Broihier files for U.S. Senate campaign
LEXINGTON — Mike Broiher, a retired Marine Lt. Colonel, farmer, and former rural newsman and educator, filed with the Kentucky Secretary of State’s office to formalize his Democratic campaign for U.S. Senate on Friday.
Broihier launched his campaign in July with a powerful appeal to Kentuckians, from all walks of life, to come together to retire Mitch McConnell next year.
“My campaign message is very simple: economic and social justice for every Kentuckian and every community. It’s about uplifting our state and its people,” said Broihier. “That’s why I am running and that is what I will fight for in the Senate – every Kentuckian and every community – no person and no place gets left behind.”
In interviews earlier in his campaign, Broihier drew a sharp contrast between himself and McConnell and Democratic challenger Amy McGrath, saying that when he retired from the Marines 15 years ago, he did so to farm, to work the land and become part of a community, not run for office.
“As a Kentucky farmer, educator and small-town newspaper editor, I’ve developed a greater understanding and respect for the challenges and struggles Kentucky’s working families and rural communities face than McConnell or McGrath ever have or ever will,” Broihier said.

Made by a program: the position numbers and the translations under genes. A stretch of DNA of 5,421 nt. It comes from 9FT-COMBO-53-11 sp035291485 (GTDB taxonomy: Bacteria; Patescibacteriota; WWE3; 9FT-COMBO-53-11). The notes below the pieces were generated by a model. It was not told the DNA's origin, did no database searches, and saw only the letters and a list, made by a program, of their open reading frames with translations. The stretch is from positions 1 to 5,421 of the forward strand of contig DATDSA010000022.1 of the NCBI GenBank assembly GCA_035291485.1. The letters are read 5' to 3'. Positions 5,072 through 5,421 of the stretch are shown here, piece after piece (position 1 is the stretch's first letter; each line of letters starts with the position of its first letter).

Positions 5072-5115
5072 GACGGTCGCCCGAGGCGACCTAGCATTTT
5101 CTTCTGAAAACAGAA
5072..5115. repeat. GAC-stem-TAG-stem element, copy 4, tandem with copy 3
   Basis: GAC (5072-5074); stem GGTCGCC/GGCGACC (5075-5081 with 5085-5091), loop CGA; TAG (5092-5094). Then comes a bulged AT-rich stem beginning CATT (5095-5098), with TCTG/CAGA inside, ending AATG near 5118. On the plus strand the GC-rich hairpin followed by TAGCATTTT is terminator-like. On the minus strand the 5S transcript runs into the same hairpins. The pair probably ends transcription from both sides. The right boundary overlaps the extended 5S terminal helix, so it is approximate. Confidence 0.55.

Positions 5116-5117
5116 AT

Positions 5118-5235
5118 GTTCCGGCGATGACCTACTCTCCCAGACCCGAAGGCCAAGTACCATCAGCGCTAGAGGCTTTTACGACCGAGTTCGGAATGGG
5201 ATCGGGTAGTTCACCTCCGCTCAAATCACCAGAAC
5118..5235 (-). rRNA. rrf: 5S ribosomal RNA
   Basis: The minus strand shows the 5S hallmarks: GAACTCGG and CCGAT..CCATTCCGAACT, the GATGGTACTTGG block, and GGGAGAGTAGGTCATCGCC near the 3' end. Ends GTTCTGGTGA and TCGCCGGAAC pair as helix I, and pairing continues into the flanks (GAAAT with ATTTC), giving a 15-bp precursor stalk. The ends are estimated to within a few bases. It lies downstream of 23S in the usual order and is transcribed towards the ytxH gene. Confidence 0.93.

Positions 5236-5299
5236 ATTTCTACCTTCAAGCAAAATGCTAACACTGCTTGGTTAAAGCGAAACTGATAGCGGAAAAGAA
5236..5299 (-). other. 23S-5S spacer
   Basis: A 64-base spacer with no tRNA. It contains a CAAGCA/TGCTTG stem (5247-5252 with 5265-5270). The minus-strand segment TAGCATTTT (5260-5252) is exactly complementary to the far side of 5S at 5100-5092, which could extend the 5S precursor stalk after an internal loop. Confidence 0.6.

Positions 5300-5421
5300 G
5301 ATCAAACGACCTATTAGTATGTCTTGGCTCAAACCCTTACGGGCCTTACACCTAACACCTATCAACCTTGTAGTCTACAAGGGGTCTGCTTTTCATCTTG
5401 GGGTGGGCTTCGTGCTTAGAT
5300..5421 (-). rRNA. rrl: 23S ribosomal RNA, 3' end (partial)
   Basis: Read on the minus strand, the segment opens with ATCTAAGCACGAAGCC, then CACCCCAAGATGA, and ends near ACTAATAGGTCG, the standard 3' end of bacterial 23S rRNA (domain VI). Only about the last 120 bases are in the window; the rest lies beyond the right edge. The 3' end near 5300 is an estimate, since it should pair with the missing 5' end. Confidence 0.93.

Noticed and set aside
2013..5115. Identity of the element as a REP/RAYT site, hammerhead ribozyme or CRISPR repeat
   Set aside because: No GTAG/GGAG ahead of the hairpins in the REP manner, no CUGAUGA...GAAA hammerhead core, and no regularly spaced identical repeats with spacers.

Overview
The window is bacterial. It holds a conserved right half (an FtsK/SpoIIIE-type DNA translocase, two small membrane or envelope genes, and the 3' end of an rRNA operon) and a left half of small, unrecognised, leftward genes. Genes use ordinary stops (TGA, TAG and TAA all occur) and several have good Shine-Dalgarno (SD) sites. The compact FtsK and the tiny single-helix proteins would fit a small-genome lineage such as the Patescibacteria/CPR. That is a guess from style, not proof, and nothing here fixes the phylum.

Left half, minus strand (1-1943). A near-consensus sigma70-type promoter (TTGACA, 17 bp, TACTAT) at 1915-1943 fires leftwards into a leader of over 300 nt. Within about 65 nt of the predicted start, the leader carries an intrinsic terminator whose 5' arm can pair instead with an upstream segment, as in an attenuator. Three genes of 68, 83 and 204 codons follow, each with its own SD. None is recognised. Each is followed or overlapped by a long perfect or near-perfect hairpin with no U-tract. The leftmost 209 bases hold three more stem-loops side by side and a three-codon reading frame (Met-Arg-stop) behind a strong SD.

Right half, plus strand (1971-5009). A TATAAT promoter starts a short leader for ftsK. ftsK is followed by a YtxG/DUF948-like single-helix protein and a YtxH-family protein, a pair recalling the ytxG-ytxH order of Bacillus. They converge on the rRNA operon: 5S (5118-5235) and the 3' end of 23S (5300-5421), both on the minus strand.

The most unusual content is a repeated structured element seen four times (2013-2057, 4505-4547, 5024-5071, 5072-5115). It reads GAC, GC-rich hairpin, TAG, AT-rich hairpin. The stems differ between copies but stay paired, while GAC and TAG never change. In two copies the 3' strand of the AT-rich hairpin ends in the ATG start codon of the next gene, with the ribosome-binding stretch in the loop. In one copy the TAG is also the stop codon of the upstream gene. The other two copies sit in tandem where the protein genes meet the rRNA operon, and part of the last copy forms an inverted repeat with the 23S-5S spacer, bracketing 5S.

Broihier reminded voters “When Mitch McConnell first went to Washington 35 years ago, he was one of the poorest senators. Today, he’s one of the richest. While Mitch has gotten richer and more powerful, working class Kentuckians and rural communities in Appalachia and throughout Kentucky have been ignored and left behind.”
When asked how he expects to compete with McGrath, whose campaign has raised millions of dollars nationally, Broihier replied, “I’m not the Washington Democrat’s hand-picked candidate. I led Marines on the ground for over 20 years and have the moral courage to do what is right for Kentucky and the Republic. You won’t find me trying to finesse issues or split hairs; I don’t focus group issues. I have the courage of my convictions to stand up for issues that popular opinion thinks are unpopular in the Commonwealth.”
Broihier and his wife, Lynn, also a retired Marine officer, moved to Lincoln County in 2005 when they purchased a 75-acre farm in Chicken Bristle. Together, they have raised grass-fed beef, pastured poultry, pigs and sheep. Their farm is the largest producer of all-natural asparagus in the region, supplying restaurants and farmers markets throughout central Kentucky.